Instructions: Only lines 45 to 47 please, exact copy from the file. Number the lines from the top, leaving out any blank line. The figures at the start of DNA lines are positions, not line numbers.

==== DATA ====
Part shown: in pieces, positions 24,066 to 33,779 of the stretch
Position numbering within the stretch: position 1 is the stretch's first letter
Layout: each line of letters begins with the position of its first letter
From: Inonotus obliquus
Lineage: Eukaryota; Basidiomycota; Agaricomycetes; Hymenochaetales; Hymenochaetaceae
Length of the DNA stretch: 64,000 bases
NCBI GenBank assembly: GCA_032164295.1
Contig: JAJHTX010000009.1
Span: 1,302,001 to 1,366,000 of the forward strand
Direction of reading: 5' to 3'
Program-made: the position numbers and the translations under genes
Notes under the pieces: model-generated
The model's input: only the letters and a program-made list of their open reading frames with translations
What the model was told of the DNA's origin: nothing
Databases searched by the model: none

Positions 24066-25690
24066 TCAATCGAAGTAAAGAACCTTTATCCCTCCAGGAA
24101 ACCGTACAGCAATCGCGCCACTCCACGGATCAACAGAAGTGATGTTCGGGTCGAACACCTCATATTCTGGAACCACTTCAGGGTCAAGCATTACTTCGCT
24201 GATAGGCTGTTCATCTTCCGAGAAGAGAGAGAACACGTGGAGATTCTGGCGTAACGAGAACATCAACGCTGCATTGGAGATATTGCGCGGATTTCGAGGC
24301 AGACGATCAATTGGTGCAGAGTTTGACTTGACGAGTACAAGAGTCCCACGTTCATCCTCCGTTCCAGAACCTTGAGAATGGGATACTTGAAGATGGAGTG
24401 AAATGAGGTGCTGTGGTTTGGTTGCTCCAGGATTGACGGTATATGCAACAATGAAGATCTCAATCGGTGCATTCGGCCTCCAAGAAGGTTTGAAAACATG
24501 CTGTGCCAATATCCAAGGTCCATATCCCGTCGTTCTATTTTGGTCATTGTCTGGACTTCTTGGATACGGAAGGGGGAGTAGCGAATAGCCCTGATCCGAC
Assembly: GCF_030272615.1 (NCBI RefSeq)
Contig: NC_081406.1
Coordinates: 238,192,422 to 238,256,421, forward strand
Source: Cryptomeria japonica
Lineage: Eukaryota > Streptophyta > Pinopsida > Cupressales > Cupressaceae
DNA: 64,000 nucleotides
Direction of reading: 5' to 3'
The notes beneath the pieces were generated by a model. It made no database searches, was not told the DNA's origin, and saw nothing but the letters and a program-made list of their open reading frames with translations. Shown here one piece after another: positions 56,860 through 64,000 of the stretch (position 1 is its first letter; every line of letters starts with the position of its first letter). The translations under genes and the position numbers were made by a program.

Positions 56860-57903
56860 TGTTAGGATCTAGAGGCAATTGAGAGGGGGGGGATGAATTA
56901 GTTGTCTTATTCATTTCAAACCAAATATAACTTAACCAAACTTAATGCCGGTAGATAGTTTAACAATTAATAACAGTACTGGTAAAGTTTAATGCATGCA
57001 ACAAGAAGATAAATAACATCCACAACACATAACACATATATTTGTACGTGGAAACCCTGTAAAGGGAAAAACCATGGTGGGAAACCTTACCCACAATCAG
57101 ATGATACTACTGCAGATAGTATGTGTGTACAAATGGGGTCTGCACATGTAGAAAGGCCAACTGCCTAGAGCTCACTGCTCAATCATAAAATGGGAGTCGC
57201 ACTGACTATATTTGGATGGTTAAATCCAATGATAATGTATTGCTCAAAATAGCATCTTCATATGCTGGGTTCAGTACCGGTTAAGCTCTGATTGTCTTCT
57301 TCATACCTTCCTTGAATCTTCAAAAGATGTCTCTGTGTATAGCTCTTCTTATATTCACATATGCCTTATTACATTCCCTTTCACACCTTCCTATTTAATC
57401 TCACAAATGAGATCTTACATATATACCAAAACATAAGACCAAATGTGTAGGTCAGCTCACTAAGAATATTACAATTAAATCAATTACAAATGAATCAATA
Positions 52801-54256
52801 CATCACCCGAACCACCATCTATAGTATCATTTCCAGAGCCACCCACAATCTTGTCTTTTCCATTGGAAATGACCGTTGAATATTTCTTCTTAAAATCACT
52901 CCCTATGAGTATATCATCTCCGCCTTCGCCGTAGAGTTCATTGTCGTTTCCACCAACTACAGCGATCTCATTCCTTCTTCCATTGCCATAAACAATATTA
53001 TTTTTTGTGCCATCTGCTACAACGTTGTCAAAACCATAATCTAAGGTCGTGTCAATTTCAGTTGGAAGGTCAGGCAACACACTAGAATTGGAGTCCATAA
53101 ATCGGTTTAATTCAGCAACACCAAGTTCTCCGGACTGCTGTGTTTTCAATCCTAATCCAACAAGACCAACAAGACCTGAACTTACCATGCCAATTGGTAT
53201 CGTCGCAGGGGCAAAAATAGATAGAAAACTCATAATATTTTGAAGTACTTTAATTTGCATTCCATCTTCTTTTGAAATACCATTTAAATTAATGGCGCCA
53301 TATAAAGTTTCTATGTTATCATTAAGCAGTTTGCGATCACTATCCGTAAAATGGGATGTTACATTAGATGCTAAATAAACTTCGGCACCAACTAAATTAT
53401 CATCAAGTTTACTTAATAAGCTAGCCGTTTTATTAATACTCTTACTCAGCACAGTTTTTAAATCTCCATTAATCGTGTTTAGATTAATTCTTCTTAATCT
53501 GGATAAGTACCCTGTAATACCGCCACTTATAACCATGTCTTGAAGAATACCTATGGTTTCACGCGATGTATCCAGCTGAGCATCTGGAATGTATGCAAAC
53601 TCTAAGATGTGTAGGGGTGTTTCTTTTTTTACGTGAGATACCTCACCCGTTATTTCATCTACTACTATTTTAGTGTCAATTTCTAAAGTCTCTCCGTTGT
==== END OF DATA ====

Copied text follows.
53301 TATAAAGTTTCTATGTTATCATTAAGCAGTTTGCGATCACTATCCGTAAAATGGGATGTTACATTAGATGCTAAATAAACTTCGGCACCAACTAAATTAT
53401 CATCAAGTTTACTTAATAAGCTAGCCGTTTTATTAATACTCTTACTCAGCACAGTTTTTAAATCTCCATTAATCGTGTTTAGATTAATTCTTCTTAATCT
53501 GGATAAGTACCCTGTAATACCGCCACTTATAACCATGTCTTGAAGAATACCTATGGTTTCACGCGATGTATCCAGCTGAGCATCTGGAATGTATGCAAAC